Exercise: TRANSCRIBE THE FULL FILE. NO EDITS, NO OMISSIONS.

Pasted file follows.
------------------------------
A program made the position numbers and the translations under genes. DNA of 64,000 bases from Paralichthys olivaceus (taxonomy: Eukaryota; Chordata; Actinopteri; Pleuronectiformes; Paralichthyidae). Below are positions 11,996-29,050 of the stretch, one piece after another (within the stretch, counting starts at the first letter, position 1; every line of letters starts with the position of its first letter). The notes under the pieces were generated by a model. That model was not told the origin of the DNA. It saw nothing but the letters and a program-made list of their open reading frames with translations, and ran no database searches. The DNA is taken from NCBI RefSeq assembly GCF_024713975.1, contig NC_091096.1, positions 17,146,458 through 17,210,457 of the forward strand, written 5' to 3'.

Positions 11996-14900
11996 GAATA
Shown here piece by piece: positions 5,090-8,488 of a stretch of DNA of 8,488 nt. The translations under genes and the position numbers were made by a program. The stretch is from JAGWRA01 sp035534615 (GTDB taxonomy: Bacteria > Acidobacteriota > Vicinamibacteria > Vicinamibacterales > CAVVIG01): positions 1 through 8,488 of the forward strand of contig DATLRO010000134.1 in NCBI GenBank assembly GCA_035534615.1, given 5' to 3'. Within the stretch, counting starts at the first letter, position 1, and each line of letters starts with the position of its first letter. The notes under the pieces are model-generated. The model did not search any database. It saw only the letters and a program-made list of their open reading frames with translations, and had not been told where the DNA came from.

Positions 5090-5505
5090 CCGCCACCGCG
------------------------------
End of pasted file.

A program made the position numbers and the translations under genes. DNA of 64,000 bases from Paralichthys olivaceus (taxonomy: Eukaryota; Chordata; Actinopteri; Pleuronectiformes; Paralichthyidae). Below are positions 11,996-29,050 of the stretch, one piece after another (within the stretch, counting starts at the first letter, position 1; every line of letters starts with the position of its first letter). The notes under the pieces were generated by a model. That model was not told the origin of the DNA. It saw nothing but the letters and a program-made list of their open reading frames with translations, and ran no database searches. The DNA is taken from NCBI RefSeq assembly GCF_024713975.1, contig NC_091096.1, positions 17,146,458 through 17,210,457 of the forward strand, written 5' to 3'.

Positions 11996-14900
11996 GAATA
Shown here piece by piece: positions 5,090-8,488 of a stretch of DNA of 8,488 nt. The translations under genes and the position numbers were made by a program. The stretch is from JAGWRA01 sp035534615 (GTDB taxonomy: Bacteria > Acidobacteriota > Vicinamibacteria > Vicinamibacterales > CAVVIG01): positions 1 through 8,488 of the forward strand of contig DATLRO010000134.1 in NCBI GenBank assembly GCA_035534615.1, given 5' to 3'. Within the stretch, counting starts at the first letter, position 1, and each line of letters starts with the position of its first letter. The notes under the pieces are model-generated. The model did not search any database. It saw only the letters and a program-made list of their open reading frames with translations, and had not been told where the DNA came from.

Positions 5090-5505
5090 CCGCCACCGCG